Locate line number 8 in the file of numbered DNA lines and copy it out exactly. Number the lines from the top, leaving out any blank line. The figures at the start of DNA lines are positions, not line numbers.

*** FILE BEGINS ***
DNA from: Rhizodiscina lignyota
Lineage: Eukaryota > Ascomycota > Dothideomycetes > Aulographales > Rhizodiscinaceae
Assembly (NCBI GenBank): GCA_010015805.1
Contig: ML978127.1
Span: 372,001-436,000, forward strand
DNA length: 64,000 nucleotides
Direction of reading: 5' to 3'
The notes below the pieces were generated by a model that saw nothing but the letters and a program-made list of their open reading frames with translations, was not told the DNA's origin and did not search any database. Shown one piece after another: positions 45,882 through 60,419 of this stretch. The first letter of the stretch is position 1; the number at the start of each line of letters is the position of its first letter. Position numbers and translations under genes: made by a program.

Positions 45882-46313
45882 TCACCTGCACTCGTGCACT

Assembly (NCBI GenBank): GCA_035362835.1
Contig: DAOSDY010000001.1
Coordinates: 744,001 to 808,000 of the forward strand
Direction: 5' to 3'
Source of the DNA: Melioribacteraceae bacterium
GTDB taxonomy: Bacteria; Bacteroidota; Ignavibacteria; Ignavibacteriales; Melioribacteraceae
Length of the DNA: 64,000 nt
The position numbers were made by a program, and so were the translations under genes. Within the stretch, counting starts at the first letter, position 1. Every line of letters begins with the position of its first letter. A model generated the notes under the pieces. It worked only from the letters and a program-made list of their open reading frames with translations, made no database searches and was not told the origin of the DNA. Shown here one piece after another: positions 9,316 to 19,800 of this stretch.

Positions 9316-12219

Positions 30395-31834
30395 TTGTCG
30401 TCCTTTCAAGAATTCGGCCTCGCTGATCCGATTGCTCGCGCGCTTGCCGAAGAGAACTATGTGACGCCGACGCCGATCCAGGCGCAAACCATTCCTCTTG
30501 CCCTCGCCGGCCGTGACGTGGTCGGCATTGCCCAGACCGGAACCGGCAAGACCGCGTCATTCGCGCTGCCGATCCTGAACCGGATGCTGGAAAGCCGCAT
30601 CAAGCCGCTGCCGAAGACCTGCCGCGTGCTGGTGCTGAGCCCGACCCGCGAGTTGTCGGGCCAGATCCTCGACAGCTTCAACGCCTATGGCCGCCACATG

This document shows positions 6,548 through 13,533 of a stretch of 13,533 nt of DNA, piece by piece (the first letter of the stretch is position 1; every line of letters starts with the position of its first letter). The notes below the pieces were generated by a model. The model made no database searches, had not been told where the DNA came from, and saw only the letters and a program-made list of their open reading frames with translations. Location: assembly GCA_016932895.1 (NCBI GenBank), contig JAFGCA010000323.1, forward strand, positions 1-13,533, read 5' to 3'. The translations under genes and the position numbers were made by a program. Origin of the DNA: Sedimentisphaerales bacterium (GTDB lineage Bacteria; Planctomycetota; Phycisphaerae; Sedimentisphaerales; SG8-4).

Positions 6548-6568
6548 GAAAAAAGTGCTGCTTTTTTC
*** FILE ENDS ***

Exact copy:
The notes below the pieces were generated by a model that saw nothing but the letters and a program-made list of their open reading frames with translations, was not told the DNA's origin and did not search any database. Shown one piece after another: positions 45,882 through 60,419 of this stretch. The first letter of the stretch is position 1; the number at the start of each line of letters is the position of its first letter. Position numbers and translations under genes: made by a program.